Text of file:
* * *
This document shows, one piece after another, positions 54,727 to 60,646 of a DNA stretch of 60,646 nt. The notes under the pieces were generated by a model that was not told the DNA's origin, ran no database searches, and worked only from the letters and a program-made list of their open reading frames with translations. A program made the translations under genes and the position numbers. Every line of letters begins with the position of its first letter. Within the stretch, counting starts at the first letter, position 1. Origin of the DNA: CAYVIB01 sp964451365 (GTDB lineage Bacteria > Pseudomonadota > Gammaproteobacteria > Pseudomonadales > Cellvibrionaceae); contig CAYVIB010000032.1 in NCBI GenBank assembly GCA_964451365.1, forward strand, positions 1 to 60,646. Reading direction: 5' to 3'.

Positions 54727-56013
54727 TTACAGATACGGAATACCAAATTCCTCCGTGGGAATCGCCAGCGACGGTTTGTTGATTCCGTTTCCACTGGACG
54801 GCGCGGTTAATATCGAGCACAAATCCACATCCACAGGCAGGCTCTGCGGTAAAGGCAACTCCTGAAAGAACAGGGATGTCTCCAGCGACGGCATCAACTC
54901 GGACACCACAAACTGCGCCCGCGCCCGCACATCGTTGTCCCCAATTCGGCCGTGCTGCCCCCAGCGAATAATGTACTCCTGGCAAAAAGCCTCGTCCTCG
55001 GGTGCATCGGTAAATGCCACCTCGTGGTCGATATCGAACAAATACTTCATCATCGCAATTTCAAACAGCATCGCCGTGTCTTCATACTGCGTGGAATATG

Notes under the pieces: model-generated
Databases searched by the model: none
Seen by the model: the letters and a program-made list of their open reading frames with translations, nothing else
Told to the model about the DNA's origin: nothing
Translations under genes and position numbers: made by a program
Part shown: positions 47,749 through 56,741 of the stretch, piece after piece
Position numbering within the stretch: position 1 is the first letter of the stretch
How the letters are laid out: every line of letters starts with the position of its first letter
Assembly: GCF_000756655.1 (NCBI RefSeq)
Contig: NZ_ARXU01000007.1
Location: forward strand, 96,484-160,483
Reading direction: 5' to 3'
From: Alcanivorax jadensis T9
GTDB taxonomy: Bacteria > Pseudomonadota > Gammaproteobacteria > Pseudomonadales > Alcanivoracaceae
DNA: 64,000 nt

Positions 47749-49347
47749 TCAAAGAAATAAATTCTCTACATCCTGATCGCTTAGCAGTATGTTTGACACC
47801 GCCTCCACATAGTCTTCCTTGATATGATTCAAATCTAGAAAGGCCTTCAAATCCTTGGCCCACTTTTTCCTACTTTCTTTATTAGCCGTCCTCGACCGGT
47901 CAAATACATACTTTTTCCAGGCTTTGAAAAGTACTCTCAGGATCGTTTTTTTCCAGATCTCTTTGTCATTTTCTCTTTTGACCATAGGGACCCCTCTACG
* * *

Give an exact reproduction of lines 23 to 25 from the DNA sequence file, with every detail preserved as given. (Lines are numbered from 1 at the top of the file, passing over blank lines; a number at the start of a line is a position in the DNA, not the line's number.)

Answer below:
47749 TCAAAGAAATAAATTCTCTACATCCTGATCGCTTAGCAGTATGTTTGACACC
47801 GCCTCCACATAGTCTTCCTTGATATGATTCAAATCTAGAAAGGCCTTCAAATCCTTGGCCCACTTTTTCCTACTTTCTTTATTAGCCGTCCTCGACCGGT
47901 CAAATACATACTTTTTCCAGGCTTTGAAAAGTACTCTCAGGATCGTTTTTTTCCAGATCTCTTTGTCATTTTCTCTTTTGACCATAGGGACCCCTCTACG